This toolkit models the recommendations emerging from a Strategic Frame Analysis® – a multi-method investigation into the communications aspects of a social issue that yields evidence-based, actionable reframing tools and strategies. FrameWorks Institute conducted this research on behalf of the National Human Services Assembly (the Assembly), an association that represents more than 80 of the largest national nonprofit organizations. The reframing research and toolkit are a key part of the Assembly’s National Reframing Initiative, which seeks to build public understanding of human services to encourage more vibrant civic participation and deepen support for effective programs. This project is generously funded by the Kresge Foundation and the Annie E. Casey Foundation.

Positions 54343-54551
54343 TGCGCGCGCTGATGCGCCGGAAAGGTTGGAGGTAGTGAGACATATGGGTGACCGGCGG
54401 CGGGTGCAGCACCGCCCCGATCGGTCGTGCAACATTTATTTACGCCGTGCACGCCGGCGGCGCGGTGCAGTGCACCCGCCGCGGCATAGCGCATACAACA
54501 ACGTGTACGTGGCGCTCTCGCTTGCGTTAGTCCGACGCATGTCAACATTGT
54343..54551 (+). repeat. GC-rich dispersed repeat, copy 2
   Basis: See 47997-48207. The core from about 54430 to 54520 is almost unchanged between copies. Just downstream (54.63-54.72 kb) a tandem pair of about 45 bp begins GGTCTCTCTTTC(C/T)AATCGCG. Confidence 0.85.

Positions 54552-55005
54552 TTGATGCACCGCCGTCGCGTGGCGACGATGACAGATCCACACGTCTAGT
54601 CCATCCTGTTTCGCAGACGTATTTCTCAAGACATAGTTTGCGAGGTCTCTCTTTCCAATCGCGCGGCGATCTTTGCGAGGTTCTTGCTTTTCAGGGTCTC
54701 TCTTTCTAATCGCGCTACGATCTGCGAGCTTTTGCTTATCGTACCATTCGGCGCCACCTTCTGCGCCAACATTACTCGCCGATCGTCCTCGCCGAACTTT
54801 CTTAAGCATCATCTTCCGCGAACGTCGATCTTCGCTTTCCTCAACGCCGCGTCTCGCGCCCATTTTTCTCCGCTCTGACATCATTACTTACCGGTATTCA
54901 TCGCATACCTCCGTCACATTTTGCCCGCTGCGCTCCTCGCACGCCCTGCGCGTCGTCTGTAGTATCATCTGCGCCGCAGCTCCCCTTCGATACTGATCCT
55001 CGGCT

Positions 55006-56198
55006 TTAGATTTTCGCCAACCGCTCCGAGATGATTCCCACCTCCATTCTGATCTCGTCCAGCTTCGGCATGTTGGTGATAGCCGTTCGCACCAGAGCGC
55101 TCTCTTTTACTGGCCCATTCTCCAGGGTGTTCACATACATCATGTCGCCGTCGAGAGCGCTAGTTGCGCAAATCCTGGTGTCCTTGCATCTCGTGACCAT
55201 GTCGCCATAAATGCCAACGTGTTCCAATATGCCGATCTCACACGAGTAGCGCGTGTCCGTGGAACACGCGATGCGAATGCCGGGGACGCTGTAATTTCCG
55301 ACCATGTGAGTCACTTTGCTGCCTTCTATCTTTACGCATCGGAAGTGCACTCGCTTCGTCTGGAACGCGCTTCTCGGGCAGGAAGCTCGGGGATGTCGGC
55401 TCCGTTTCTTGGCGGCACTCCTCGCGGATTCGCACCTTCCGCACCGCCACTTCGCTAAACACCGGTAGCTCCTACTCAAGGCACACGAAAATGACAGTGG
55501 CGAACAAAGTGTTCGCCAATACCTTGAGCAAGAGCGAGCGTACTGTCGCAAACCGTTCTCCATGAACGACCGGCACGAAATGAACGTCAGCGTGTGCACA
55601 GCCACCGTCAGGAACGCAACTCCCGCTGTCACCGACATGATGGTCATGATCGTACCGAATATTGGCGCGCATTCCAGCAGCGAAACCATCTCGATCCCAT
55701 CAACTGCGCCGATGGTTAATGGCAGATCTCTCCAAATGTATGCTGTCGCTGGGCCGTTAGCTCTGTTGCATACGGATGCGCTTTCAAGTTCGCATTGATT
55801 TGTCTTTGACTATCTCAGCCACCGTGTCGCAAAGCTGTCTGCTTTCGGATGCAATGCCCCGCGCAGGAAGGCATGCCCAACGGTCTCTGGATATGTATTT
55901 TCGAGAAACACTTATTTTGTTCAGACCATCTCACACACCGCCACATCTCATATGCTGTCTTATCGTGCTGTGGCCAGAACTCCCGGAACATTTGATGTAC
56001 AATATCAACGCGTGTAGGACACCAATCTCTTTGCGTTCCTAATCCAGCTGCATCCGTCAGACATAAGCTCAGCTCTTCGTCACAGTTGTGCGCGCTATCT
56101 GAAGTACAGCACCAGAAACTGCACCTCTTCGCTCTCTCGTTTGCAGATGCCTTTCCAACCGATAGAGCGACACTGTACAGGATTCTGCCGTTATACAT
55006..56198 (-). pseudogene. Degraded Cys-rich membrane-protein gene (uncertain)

Any number of narrative elements with symbolic significance can be classified as motifs—whether they are images, spoken or written phrases, structural or stylistic devices, or other elements like sound, physical movement, or visual components in dramatic narratives. While it may appear interchangeable with the related concept theme ,  a general rule is that a theme is abstract and a motif is concrete.  A theme is usually defined as a message, statement, or idea, while a motif is simply a detail repeated for larger symbolic meaning. In other words, a narrative motif—a detail repeated in a pattern of meaning—can produce a theme; but it can also create other narrative aspects. Nevertheless, the distinction between the two terms remains difficult to pinpoint. For instance, the term " thematic patterning " has been used to describe the way in which "recurrent thematic concepts" are patterned to produce meaning, such as the "moralistic motifs" found throughout the stories epic narrative One Thousand and One Nights .